On Earth Day 2022, The Nature Conservancy in New Hampshire opened a fully-accessible trail at Manchester Cedar Swamp Preserve in Manchester. The All Persons Trail is a 1.2-mile accessible path that provides visitors access to unique geologic features in the preserve, including mossy glacial boulders and vernal pools nestled amongst oak forests. For three years, we worked with different community groups, Indigenous partners and experienced trail builders to plan and construct a trail that welcomes everyone. After learning about the process and writing about the project at TNC, I wanted to visit the All Persons Trail with a few staff members who made it happen and experience the magic of Manchester Cedar Swamp.
Take a peek into my summer day at the trail.
In Person at All Persons Trail
As I park at the All Persons Trail, I’m eager to get out of the car. While working for TNC, I’ve learned much about this preserve and project. Words and images are compelling, but I’m ready to experience this place in person. Three members of the team—Sheila Vargas, Megan Latour and Joanne Glode—are preparing for our walk in the woods, spraying insect repellent and adjusting their TNC T-shirts. “I guess we came at a less popular time,” Megan says. “The parking lot is usually full.”
Attention to Detail
Our crew is here to share the trail with Crystal Diaz de Villegas, the acting state director for New Hampshire. She’s come from Florida and, like me, has never been to a cedar swamp before. It’s hot and humid, and haze settles around us as we step out onto the trail. “The rocks that form the base of the trail were all cut by hand,” Megan explains. As I look down, I appreciate the attention to detail that went into the design—the wide path, even gravel and gentle, rolling terrain.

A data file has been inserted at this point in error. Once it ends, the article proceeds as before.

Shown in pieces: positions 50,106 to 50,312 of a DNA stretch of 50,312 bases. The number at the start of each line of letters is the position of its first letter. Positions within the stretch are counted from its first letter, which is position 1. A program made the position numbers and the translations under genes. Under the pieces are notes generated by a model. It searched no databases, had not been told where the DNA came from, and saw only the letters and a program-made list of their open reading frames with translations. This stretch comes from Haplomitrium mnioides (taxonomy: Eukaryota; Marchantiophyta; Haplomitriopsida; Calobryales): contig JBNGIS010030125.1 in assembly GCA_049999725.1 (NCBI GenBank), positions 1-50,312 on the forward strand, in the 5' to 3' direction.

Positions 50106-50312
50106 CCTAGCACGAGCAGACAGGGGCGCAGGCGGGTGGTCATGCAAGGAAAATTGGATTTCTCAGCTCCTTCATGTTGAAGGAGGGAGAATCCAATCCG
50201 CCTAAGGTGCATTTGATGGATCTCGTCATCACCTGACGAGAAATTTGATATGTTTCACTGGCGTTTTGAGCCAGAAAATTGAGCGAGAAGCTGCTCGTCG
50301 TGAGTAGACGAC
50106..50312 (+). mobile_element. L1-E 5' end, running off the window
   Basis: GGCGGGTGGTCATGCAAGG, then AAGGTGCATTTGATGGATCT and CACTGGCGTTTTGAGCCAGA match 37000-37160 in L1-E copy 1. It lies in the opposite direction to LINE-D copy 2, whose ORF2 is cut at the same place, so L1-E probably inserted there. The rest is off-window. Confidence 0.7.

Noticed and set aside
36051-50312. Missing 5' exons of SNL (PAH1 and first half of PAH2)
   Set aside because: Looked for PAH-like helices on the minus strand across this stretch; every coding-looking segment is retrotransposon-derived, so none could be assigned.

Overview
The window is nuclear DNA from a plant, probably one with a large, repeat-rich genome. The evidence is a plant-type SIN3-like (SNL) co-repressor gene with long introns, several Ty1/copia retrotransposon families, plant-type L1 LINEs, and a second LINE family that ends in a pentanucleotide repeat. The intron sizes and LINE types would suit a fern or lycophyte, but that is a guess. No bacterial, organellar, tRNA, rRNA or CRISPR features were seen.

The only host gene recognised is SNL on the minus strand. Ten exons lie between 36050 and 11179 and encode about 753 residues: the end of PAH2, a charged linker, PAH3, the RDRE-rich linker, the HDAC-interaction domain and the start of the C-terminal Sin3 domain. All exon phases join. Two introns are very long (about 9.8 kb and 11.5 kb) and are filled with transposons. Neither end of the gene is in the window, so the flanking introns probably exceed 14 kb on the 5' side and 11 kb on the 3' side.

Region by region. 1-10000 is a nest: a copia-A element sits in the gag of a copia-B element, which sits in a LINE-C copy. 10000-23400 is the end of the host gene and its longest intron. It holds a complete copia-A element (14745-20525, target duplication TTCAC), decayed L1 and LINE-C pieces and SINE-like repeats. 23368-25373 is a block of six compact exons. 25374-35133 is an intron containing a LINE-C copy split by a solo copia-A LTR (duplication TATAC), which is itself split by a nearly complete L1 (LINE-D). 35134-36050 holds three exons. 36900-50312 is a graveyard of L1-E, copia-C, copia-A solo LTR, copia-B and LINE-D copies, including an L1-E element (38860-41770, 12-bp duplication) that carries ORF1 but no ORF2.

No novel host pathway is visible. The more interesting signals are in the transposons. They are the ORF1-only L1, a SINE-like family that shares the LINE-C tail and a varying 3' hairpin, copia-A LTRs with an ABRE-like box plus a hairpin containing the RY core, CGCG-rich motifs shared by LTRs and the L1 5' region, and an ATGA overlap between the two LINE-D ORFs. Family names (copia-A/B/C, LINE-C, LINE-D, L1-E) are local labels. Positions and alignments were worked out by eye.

Eating Wild Blueberries So Close to Downtown
Above us, sunlight gleams through the leaves of towering oak trees. Birds call out to each other from the tallest branches—their songs soar over the hum of summer insects. Flanking the path, there’s a dense understory of shrubs and ferns, and near the boardwalk loop, wild blueberry bushes grow with abandon. We stop to pick blueberries, reaching up on tiptoe to find ripe ones. They burst open in our mouths, tangy and sweet. “These taste like summer,” I say. Megan agrees. “It’s amazing that we’re so close to downtown and eating wild blueberries."
A Fairy-tale View of an Atlantic White Cedar Swamp
The lookout platform is my favorite spot we visit on the trail. From the deck, I peer out at the grove of giant rhododendron emerging from the mist. We’ve missed their blooms, but the view of the white cedar swamp is still something out of a fairy tale. I tilt my head up toward the sky, enjoying the forest air. An elderly couple sitting on a wooden bench behind me seems to have the same idea. We soak in the sunshine together.
Keeping the Trail Accessible for Us All
This warm July afternoon is so peaceful that I almost don’t want to leave. But I know if I return in autumn, the oak trees at Manchester Cedar Swamp Preserve will be brilliant shades of gold, orange and red. Volunteers will take time to collect fallen leaves and branches from the trail to ensure it’s accessible for wheeled devices. Each season, the beauty of nature at Manchester Cedar Swamp Preserve remains because of—and for—us all.
Visit Manchester Cedar Swamp Preserve
Hiking, snowshoeing and bird watching are fun activities at Manchester Cedar Swamp Preserve. The All Persons Trail is suitable for all abilities and includes interactive, immersive experiences for all visitors. A free audio tour is available in both English and Spanish. Plan your visit today.